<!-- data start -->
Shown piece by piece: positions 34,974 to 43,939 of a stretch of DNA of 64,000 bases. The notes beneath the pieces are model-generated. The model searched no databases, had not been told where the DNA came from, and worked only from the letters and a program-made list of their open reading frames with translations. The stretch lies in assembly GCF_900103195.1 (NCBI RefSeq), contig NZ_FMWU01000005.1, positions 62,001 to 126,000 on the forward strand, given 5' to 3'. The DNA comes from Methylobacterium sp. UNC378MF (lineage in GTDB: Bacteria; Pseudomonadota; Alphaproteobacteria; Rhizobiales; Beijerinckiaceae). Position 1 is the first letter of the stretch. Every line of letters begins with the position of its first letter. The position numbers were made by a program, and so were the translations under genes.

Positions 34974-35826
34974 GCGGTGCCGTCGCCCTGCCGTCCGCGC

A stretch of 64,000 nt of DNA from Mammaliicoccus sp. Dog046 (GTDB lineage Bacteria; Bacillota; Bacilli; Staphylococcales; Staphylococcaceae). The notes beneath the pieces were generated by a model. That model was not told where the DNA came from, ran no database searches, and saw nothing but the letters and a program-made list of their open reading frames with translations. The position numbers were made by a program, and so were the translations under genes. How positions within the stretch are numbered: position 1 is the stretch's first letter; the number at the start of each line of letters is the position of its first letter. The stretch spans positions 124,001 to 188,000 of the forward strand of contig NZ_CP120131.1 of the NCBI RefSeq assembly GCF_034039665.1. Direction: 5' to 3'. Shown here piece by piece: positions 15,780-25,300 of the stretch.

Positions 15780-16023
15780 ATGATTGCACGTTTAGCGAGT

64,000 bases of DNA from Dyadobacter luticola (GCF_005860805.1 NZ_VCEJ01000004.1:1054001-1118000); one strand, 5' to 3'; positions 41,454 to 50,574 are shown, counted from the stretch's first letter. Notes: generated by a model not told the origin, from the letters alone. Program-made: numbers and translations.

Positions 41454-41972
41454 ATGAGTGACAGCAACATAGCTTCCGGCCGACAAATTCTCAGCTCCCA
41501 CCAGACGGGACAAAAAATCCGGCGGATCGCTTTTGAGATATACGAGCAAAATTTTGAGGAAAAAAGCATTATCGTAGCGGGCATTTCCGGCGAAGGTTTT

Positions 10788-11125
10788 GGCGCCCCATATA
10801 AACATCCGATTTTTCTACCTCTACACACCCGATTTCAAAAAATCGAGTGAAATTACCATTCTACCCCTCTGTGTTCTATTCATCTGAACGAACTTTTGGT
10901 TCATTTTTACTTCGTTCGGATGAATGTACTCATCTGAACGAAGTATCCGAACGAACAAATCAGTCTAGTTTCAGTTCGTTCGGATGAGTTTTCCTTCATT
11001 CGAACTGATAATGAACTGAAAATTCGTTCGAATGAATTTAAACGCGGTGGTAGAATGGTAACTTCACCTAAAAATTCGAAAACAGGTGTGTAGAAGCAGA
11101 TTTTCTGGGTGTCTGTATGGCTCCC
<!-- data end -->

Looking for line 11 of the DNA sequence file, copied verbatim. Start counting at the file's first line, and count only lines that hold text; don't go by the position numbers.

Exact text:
Positions 10788-11125